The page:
Tavernetta brings upscale Italian cuisine from the owners of Frasca to Union Station.
Tavernetta brings upscale Italian cuisine from the owners of Frasca to Union Station.
Danielle Lirette

Tavernetta
1889 16th Street
720-605-1889

Standing in front of Tavernetta, the new Italian restaurant from Frasca Food and Wine owners Bobby Stuckey and Lachlan Mackinnon-Patterson, you almost wouldn't guess you were in Denver — despite being only a stone's throw from Union Station. New hotels and apartment buildings crowd in around the stone facade of the eatery (as if peering down to see what's on the menu), and a train platform stretches off into the distance. Surely this is the transportation hub of some major East Coast or European city, not our quaint Denver, where only a few years ago weeds and chain-link fences sprouted from a dirt lot where Tavernetta now stands. Visionary forces are at work in this sector of downtown, and Stuckey and Mackinnon-Patterson are now a part of that. The food of various Italian regions is the theme of the menu, from well-known ports of call like Venice to hidden gems such as Trapani, on Sicily's far shore. Chef Ian Wortham has taken time to travel through these regions in search of unique and interesting flavors, adapting them as needed for Denver tastes and available ingredients. The result is magnificent, bustling to the point just shy of chaos, and almost overwhelming with its brand of hospitality that makes you feel as if every one of the dozens of staffers on hand are there just for you.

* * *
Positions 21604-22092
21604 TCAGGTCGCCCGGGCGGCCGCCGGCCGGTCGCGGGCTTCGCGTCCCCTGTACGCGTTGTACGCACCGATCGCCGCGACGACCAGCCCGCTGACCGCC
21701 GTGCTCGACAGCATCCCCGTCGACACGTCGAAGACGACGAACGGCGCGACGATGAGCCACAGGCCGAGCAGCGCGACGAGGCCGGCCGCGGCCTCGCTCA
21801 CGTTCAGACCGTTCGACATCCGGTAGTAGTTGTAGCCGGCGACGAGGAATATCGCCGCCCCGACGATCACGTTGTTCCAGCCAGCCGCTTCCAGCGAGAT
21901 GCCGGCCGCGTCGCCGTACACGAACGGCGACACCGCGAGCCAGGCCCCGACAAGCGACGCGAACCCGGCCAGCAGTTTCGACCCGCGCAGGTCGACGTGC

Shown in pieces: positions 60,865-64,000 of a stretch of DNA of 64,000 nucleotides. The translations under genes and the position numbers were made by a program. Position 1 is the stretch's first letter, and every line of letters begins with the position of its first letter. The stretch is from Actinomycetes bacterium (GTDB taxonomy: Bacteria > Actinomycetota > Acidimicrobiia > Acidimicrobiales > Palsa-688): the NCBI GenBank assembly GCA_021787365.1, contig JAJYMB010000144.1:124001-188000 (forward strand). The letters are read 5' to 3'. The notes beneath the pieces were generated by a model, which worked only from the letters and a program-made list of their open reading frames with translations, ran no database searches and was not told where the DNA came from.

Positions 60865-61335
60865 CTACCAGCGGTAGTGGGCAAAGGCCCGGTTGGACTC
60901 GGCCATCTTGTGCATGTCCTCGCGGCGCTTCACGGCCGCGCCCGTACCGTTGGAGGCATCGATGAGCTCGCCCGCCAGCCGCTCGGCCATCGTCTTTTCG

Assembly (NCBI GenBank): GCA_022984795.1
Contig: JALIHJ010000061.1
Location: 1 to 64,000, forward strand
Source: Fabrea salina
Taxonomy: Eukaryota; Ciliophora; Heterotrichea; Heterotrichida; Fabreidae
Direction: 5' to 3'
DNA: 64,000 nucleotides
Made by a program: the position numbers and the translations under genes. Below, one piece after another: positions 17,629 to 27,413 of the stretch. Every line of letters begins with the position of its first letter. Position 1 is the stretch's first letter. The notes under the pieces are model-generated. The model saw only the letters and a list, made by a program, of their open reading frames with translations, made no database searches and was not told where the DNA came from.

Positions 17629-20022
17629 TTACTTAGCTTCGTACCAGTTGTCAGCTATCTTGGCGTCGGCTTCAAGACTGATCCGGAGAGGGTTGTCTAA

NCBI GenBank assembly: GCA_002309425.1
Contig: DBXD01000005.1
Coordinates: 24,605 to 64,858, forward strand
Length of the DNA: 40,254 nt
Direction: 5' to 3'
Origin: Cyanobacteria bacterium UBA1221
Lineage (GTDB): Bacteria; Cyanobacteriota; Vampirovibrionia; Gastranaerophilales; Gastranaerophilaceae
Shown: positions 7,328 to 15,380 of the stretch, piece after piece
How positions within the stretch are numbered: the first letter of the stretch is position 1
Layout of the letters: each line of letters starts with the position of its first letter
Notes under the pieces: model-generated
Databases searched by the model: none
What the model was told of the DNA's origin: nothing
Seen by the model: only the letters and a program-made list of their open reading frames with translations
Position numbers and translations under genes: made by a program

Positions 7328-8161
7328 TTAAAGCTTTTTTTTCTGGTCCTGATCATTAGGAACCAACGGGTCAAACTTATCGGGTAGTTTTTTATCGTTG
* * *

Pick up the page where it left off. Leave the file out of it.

This Cinco Jotas Ibérico de Bellota ham (left) symbolizes Ultreia's commitment to Spanish bar food.
This Cinco Jotas Ibérico de Bellota ham (left) symbolizes Ultreia's commitment to Spanish bar food.
Danielle Lirette

Ultreia
1701 Wynkoop Street
303-534-1970

The newest restaurant from Jennifer Jasinsky and Beth Gruitch's Crafted Concepts group (which also includes Rioja, Stoic & Genuine, Bistro Vendôme and Euclid Hall) launched inside Union Station at the beginning of December with a slate of Spanish, Basque and Portuguese bar bites — tapas, pintxos, petiscos — as the main attraction. Little sandwiches stuffed with pungent cheeses; picks and cones loaded with imported ham, spicy sausages and grilled vegetables; and small plates packing big flavor draw guests to the bar, where the sherry flows and cocktails come in flavors sharp and tangy or deep and smoky. Bigger appetites can settle into a booth or at a table on the mezzanine above the kitchen for whole trout, octopus stew or leg of lamb redolent of African spices. At once elegant and raucous, Ultreia captures the spirit of the Mediterranean with a lively, not-too-serious vibe.